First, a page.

It’s National Take a Hike Day! I’m so ready to get out on the trails, having been cooped up for the better part of a month with an allergic reaction. But first, I have my Saturday morning class to attend, and today we are writing a midterm exam. Ugh. My mind is trying to concentrate on it, but my head is already in the trees. Although, I ended up staying in the city today along the Gatineau Corridor Trail, also known as the Pan Am Path, also known as The Great Trail (formerly known as the Trans Canada Trail).
At least the parking isn’t such a mouthful. There are a few access points, some of which are roadside parking at a few crossing points. I chose Thomson Memorial Park, because I like parking lots, and it was near to the end instead of the in the middle. Conveiently located south of the 401, off Brimley Road, at Lawrence Ave.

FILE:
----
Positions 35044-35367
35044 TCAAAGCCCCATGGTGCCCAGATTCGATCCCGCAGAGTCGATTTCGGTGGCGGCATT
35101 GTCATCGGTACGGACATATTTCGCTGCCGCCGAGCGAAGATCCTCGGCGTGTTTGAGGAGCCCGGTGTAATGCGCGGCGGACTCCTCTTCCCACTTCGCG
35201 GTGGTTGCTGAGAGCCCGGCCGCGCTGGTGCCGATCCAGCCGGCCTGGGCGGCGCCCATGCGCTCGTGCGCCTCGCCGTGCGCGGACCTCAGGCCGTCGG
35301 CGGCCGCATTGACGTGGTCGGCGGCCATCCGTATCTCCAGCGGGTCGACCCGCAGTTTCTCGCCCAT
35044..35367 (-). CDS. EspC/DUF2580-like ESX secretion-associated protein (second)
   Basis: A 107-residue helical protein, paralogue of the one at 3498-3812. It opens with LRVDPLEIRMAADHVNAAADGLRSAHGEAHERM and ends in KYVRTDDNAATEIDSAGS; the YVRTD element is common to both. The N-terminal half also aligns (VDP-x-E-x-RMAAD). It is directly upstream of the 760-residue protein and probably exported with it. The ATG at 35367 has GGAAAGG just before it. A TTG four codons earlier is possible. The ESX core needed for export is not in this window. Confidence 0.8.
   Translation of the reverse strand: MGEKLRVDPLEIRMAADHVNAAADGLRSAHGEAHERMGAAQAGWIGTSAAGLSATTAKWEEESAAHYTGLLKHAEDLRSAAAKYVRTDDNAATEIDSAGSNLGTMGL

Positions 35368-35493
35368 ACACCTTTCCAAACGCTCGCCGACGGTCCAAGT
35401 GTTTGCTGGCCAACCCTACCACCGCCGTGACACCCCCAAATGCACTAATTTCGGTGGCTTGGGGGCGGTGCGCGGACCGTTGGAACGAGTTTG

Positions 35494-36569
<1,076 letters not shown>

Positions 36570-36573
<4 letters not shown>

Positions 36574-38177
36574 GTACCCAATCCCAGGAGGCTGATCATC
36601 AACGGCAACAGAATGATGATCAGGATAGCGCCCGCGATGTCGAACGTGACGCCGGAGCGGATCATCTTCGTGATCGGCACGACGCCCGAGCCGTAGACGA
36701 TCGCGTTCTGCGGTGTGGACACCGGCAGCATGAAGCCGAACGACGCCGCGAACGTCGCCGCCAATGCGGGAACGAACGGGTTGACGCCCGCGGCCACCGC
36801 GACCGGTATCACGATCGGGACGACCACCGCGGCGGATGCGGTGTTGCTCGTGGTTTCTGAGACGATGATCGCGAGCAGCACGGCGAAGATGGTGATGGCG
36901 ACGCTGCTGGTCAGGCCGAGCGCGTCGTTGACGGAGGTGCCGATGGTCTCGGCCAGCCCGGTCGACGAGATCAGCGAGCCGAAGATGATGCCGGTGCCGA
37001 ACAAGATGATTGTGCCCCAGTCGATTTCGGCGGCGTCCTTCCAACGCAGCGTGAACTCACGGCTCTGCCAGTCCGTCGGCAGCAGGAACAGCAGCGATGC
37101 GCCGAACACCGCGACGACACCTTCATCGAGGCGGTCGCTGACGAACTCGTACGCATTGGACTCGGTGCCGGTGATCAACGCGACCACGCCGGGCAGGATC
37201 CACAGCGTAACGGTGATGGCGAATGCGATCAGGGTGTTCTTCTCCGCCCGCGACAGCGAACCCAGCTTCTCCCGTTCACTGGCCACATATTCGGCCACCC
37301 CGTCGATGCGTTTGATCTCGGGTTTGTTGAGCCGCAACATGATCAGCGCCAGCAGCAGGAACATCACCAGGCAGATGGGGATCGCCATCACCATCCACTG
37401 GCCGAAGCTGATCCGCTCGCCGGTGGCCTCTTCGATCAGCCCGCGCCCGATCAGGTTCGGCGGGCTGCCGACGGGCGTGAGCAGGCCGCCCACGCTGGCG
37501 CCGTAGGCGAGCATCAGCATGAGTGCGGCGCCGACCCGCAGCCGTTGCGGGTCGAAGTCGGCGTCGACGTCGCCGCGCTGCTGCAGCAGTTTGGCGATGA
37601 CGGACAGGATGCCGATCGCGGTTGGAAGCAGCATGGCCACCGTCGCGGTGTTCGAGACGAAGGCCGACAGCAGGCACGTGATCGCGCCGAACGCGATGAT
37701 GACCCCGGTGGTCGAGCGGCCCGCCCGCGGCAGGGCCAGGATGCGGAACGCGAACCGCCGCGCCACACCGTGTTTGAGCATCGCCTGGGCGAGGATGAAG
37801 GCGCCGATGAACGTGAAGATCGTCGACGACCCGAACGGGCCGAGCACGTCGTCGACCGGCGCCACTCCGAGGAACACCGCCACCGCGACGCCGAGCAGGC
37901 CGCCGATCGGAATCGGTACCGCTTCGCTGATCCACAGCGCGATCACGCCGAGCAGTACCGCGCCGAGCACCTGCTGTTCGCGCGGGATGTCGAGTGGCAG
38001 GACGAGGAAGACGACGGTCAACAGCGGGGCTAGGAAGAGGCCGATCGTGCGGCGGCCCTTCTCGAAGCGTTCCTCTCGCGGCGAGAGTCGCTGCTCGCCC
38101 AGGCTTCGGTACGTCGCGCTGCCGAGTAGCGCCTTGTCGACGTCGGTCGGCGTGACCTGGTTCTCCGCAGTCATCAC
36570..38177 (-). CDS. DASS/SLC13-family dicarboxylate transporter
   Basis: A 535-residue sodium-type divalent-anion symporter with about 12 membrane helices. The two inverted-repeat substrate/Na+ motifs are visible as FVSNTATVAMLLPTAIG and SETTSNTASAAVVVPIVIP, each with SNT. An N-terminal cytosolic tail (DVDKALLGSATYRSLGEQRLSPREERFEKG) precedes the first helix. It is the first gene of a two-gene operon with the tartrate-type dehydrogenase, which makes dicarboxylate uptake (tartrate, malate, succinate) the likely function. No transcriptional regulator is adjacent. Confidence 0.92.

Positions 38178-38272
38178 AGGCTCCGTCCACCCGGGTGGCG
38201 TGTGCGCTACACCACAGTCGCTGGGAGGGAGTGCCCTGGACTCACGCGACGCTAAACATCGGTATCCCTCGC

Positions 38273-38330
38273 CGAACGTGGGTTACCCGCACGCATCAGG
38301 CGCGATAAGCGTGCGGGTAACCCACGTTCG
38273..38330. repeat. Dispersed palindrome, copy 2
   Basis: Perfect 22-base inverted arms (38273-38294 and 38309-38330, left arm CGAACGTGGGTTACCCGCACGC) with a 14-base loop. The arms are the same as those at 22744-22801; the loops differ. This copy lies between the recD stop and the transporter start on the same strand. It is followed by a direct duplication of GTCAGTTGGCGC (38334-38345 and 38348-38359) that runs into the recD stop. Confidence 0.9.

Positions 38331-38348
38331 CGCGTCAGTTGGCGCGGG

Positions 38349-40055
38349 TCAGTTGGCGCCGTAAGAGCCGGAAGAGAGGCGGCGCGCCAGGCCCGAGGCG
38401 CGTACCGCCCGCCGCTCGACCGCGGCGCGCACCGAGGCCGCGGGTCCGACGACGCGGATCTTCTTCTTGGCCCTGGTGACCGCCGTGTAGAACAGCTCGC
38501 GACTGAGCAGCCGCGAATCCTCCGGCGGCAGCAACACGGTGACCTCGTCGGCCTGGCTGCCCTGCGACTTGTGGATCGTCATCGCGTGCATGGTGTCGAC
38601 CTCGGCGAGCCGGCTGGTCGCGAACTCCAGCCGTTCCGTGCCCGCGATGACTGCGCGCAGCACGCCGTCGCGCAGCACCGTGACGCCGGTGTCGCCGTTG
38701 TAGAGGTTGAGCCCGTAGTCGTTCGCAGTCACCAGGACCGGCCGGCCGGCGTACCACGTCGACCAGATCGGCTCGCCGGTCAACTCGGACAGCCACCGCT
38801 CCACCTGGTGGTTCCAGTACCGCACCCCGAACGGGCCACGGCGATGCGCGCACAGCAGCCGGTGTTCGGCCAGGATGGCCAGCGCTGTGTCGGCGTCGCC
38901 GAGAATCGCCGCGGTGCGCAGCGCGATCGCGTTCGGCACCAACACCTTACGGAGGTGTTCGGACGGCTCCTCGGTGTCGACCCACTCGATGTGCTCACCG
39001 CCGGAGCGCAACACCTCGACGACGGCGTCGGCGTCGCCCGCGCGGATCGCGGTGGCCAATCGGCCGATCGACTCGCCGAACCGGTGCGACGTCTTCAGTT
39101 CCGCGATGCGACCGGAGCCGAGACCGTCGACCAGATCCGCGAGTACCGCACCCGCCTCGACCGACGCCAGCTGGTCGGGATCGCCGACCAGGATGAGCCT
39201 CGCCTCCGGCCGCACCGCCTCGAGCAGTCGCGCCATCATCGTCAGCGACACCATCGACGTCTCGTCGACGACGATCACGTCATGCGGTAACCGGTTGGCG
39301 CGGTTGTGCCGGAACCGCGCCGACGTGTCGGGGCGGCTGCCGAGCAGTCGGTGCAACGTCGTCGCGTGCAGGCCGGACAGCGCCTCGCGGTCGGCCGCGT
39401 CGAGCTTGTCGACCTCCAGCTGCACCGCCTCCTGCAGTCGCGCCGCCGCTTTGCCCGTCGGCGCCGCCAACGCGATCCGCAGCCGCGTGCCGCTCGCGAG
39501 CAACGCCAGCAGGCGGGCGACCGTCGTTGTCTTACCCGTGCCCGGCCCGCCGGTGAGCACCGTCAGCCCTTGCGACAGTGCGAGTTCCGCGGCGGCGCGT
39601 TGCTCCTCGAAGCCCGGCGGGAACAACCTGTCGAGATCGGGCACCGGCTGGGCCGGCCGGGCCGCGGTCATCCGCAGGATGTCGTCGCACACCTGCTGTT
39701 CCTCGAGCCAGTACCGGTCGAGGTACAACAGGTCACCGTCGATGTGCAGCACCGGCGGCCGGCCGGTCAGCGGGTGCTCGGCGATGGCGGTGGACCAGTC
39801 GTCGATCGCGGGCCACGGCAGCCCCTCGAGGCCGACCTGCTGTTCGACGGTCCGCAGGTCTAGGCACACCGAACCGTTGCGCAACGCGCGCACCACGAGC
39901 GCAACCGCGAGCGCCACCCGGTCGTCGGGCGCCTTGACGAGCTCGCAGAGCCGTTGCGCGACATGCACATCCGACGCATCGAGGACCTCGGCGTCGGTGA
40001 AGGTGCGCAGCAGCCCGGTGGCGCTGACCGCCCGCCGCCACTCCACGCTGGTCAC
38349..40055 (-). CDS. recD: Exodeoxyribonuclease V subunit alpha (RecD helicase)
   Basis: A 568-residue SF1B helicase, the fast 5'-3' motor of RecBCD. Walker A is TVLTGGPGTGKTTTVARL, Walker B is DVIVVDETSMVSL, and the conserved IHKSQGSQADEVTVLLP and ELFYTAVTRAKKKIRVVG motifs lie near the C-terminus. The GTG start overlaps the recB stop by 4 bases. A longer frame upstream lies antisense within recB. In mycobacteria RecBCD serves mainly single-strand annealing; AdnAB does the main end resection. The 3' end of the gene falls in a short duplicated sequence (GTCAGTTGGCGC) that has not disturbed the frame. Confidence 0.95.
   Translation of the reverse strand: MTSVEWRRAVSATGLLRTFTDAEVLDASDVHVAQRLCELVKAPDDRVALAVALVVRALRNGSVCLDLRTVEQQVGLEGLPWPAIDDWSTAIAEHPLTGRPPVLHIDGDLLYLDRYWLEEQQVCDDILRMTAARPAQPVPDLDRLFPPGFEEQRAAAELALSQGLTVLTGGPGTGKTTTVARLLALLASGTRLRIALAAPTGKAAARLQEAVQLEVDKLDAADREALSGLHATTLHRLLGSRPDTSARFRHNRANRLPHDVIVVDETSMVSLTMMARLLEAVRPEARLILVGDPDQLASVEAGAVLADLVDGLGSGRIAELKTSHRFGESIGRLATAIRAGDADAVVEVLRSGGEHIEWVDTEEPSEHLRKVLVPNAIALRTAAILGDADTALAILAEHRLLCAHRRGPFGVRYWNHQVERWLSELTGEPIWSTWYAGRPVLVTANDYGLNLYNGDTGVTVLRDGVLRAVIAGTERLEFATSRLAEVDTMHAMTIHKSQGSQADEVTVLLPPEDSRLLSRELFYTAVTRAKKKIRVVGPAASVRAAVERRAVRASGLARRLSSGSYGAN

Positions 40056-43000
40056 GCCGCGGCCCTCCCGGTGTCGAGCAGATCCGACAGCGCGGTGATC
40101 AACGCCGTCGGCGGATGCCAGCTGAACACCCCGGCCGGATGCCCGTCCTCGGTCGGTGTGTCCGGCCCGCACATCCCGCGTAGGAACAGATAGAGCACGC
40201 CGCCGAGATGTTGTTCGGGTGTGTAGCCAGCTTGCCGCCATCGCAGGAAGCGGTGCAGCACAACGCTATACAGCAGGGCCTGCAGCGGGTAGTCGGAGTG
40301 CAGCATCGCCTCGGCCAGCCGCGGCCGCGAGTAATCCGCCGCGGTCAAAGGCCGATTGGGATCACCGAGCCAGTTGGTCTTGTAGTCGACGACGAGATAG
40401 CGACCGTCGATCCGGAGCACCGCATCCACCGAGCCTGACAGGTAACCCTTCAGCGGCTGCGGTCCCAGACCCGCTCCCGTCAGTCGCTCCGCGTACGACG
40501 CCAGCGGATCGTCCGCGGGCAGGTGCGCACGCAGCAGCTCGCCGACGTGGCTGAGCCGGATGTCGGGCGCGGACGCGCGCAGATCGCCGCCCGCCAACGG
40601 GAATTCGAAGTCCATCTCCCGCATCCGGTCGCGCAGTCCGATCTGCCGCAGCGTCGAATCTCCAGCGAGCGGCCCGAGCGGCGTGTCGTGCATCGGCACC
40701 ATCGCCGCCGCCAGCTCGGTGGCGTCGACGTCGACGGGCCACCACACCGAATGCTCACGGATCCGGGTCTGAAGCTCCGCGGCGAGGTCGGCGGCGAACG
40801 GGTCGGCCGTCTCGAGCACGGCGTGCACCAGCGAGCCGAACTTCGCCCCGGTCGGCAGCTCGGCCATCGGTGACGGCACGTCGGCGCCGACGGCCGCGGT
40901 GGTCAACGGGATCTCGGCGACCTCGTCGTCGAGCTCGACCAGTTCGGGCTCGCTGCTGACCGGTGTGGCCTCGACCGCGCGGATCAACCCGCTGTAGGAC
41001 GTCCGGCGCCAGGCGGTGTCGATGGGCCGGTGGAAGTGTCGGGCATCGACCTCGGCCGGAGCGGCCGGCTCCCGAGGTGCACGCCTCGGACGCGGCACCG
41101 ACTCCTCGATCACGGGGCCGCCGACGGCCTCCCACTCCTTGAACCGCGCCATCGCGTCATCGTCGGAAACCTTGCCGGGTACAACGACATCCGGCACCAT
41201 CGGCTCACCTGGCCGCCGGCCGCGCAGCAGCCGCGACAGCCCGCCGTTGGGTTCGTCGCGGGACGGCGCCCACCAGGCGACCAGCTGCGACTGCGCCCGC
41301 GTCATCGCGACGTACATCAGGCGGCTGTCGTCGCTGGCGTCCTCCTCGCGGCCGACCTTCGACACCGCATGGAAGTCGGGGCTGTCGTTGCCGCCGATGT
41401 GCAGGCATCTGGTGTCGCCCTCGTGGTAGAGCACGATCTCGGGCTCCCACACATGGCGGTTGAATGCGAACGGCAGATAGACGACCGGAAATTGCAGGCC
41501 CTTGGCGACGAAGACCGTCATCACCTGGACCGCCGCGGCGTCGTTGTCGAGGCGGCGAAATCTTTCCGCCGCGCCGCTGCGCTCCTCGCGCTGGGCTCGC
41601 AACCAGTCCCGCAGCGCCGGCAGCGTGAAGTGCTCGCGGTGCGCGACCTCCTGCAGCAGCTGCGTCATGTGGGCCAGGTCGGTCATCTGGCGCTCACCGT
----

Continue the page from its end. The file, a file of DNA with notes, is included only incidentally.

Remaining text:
The Gatineau Corridor access is at the south west end of the parking lot. There is also a multitude of dog parks here, so the lot can get pretty busy on nicer days. Today it’s fairly chilly, so plenty of parking options for me.
The trail is well marked, so you can never forget that you are on the Pan Am Path. Thomson Memorial also starts counting some mileage, though I never figured out where it starts from.
On some maps the Gatineau Corridor is labelled as Gatineau Hydro Corridor as it follows the hydro lines across Scarborough. Along you won’t see any signs for the Great Trail. Not sure why.
It gives a lot of places for birds to perch along the trail. Better photographers than I would have a great time here. I did see quite a few Cardinals, a Blue Jay, several Chickadees and some bird of prey that may have been Hawk?
I did not get any photos, though I tried.
And then my battery died. I was well prepared for this.
It may not look it from my few photos, but there are several road level crossing along this stretch of the Great Trail.
Up at the north end, where the Gatineau Corridor trail ends (or begins), the Pan Am Path is prominently painted on the ground. Still no reference to the Great Trail.
And then I retraced my steps all the back to Thomson Memorial Park.
126m elevation gain